Read about my complete John Muir Trail experience, including prep, gear, logistics, and post-hike impressions.
I caught the Tuolumne Meadows (TM) Hiker Bus ($26) in front of Half Dome Village at 8:00 am. The 3-hour ride out of the valley was enveloped in wildfire smoke. We couldn’t see any views, but I was just happy to know that my pack was indeed at the TM post office waiting for me. I figured I was lucky to have experienced perfect weather in Yosemite Valley the day before, and I would only get further away from the smoke as I walked toward Mt Whitney.
We made a few stops to access restrooms and see some sights, but the ride was otherwise boring. I was dropped off near the post office/grill/store, which is really just a glorified circus tent. After experiencing the polished facilities in Yosemite Valley, TM was a definite letdown.
I walked to the ranger station and waited in line to pick up my permit. I thought it was unnecessary that everyone had to wait in the same line whether they had reserved a permit in advance or wanted to get a walk-up permit that day. After a mandatory speech about park rules and Leave No Trace principles, I was finally admitted into the small office.
After reviewing the rules yet again at the counter, I was finally granted my permit and asked if I wanted to move my start date up to that day instead of the next day. I was excited to start, so I got a jump on my hike. It was already the early afternoon. This meant I had to exit Lyell Canyon before dark, throwing my hiking schedule and meal plan off by half a day. I was okay with that.
Upon receipt of my permit and other documentation, I backtracked to the post office and grill. I ordered some food while the postman handled the daily mail delivery. After eating, I received my misplaced box containing my overnight backpacking gear.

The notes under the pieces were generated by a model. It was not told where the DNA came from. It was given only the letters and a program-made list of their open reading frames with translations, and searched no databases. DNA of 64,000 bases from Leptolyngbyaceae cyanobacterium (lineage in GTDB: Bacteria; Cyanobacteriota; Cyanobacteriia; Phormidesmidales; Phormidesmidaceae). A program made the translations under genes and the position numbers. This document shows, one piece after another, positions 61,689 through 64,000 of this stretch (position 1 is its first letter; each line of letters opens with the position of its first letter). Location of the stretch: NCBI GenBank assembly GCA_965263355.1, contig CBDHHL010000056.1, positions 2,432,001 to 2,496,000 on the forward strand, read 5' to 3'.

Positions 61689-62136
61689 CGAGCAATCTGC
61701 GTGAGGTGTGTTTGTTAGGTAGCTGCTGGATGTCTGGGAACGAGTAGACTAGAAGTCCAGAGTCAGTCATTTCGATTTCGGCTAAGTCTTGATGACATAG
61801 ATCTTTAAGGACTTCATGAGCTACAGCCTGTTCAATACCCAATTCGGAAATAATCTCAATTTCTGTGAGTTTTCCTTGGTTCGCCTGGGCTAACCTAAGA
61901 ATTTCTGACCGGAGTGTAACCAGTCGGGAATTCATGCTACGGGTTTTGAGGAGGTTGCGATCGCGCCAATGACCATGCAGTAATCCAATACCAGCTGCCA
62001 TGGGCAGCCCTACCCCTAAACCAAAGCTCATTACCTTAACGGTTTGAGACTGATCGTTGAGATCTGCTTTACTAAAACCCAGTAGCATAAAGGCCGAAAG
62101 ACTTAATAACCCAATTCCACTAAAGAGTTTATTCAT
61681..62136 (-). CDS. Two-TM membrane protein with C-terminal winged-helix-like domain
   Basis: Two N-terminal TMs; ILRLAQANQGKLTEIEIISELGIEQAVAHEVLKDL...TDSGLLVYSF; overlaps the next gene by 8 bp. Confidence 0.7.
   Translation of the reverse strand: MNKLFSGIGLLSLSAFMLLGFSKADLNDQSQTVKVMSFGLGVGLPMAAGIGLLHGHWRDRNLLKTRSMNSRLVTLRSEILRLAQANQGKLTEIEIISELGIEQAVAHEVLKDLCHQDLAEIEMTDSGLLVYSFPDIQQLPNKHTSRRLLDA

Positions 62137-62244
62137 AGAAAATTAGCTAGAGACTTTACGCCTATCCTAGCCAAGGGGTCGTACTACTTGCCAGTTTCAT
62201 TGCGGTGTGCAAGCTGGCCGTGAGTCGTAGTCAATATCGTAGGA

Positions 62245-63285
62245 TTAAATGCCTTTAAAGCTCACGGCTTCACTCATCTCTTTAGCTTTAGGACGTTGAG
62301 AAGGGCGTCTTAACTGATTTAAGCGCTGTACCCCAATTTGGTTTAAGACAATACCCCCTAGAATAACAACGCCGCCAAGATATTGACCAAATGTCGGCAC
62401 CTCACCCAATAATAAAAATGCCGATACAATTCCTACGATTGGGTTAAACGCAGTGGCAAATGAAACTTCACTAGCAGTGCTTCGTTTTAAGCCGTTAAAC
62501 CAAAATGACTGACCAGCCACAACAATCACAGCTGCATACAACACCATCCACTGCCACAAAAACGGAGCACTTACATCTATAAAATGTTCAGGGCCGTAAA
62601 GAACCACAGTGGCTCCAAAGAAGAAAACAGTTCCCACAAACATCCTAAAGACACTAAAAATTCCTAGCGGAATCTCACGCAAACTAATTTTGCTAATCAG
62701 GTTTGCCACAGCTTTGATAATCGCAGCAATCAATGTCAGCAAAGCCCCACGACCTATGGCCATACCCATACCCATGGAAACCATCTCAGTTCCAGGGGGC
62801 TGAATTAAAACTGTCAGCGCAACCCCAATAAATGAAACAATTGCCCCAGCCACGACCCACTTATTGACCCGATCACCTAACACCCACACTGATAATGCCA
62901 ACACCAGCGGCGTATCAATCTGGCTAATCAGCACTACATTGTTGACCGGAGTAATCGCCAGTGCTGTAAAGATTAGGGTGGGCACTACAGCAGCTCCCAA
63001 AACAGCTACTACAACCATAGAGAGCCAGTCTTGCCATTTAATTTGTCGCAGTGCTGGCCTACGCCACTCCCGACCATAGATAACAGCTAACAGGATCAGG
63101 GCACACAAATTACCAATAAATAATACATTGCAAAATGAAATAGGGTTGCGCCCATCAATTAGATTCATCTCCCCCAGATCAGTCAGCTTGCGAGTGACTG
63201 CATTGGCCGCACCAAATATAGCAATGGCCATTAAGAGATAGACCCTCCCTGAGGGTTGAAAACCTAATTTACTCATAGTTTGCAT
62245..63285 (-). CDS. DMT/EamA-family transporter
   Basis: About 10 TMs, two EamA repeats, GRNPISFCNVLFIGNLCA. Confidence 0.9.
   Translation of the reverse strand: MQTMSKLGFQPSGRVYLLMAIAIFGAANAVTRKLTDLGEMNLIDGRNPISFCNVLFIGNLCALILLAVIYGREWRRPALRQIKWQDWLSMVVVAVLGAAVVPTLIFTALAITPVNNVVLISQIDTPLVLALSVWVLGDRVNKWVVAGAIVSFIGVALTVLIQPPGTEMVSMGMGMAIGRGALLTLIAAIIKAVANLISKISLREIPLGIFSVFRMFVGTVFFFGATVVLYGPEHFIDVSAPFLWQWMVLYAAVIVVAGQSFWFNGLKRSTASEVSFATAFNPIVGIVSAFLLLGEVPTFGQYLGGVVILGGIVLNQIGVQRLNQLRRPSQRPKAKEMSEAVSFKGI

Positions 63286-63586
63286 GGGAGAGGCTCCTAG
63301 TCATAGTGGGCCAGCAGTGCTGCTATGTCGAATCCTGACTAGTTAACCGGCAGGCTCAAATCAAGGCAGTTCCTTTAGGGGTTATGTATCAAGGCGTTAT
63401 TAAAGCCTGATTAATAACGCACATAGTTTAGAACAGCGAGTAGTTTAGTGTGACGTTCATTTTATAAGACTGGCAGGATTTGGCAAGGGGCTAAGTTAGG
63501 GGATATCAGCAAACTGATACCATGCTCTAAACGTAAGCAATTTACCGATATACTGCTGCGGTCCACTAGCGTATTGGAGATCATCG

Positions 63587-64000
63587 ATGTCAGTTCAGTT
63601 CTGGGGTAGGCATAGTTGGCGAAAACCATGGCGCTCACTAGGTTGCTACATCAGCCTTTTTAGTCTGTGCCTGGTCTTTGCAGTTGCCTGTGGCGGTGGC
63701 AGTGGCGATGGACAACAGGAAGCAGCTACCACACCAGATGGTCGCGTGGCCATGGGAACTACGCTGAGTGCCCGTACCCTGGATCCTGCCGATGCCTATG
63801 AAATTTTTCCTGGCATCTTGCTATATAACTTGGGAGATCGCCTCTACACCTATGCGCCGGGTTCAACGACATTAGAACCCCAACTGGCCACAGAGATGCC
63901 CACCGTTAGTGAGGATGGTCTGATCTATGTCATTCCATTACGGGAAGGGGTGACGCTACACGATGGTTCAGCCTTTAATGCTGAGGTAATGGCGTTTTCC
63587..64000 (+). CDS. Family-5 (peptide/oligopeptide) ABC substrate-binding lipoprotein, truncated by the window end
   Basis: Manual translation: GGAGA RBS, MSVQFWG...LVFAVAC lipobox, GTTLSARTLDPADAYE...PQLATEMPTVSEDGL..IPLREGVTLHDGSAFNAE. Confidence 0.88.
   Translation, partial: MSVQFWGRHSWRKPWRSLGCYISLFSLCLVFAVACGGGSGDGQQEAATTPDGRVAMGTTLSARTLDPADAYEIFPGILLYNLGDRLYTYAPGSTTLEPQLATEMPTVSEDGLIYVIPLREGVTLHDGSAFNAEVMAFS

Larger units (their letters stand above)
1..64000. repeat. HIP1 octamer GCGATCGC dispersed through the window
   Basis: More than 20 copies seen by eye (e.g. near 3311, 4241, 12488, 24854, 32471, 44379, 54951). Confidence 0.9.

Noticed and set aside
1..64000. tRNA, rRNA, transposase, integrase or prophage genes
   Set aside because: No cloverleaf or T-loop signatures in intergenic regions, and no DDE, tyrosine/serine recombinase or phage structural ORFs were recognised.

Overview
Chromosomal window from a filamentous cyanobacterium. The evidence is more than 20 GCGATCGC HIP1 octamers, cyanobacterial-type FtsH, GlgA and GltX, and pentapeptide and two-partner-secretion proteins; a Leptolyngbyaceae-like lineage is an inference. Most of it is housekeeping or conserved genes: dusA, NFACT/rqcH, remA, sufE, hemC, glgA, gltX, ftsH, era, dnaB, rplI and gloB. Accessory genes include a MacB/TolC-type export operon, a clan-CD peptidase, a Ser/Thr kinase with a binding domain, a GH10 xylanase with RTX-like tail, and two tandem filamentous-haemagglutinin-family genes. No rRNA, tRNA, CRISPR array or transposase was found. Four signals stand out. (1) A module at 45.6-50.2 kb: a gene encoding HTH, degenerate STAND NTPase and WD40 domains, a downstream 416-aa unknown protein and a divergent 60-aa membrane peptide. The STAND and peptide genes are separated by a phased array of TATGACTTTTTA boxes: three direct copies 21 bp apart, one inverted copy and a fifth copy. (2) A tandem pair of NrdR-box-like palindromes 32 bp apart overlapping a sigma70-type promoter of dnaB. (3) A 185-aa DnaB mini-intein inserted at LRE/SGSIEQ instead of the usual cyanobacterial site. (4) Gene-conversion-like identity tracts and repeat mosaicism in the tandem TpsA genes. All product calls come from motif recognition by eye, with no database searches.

I sat at a picnic table and swapped out gear from my daypack to my overnight pack. All the while, I received welcome advice from a trio of section hikers from Berkely, California. They were very nice and even stuck around after eating to take my photo before I set off.
Finally, I loaded my day pack back into the box and mailed it ahead to the small town of Lone Pine, California, the closest post office to the Mt Whitney portal where I planned to exit the trail. I was very excited to be heading on my way, even though I had to backtrack past the ranger station yet again.
Lyell Canyon was gorgeous. The only other place I’ve seen such a pristine valley is at Cataloochee in the Smokies. But everything here was larger in scale—the rivers were wider, the grasslands were more vast, and the mountains were higher.
I didn’t really know what time the sun would set in the canyon. I was worried about approaching Donohue Pass at or near sunset, so I made camp near Kuna Creek directly across from a waterfall. I probably could have gone a little further, but I was so excited just to be an official JMT hiker that I wanted to relax and take it all in.
A side-benefit of starting in Lyell and taking my time was that I had an entire day to slowly acclimate to the elevation. Elevation was a big question mark for me. I had no idea how my lungs would react and I was pleasantly surprised to find that I never felt sick at all. To clarify, my asthma was very good at pointing out thin air at high elevation, but I never felt any noticeable effects of altitude sickness.
All in all, I did around 10 miles that day. And I was flying despite filming so much scenery. Right from the start, I was shocked by the sheer amount of wildlife. I’ve encountered deer in the wilderness before, but these animals seemed to be unintimidated by humans. That would prove to be the rule rather than the exception my JMT thru-hike.
At this point, I was still trying to stay on Eastern time as well as I could. I was going to bed at sunset and waking at dawn after all, so it didn’t seem unreasonable at the time.
I fell asleep with visions of mountain vistas and furry marmots dancing in my head.
Watch the video
Follow in my virtual footsteps as I make the 200-mile journey from Tuolumne Meadows in Yosemite National Park to the Mt Whitney Portal. Watch the entire video or jump ahead to specific days. You can find more information to help you plan your own JMT hike at cchikes.com/JMT17.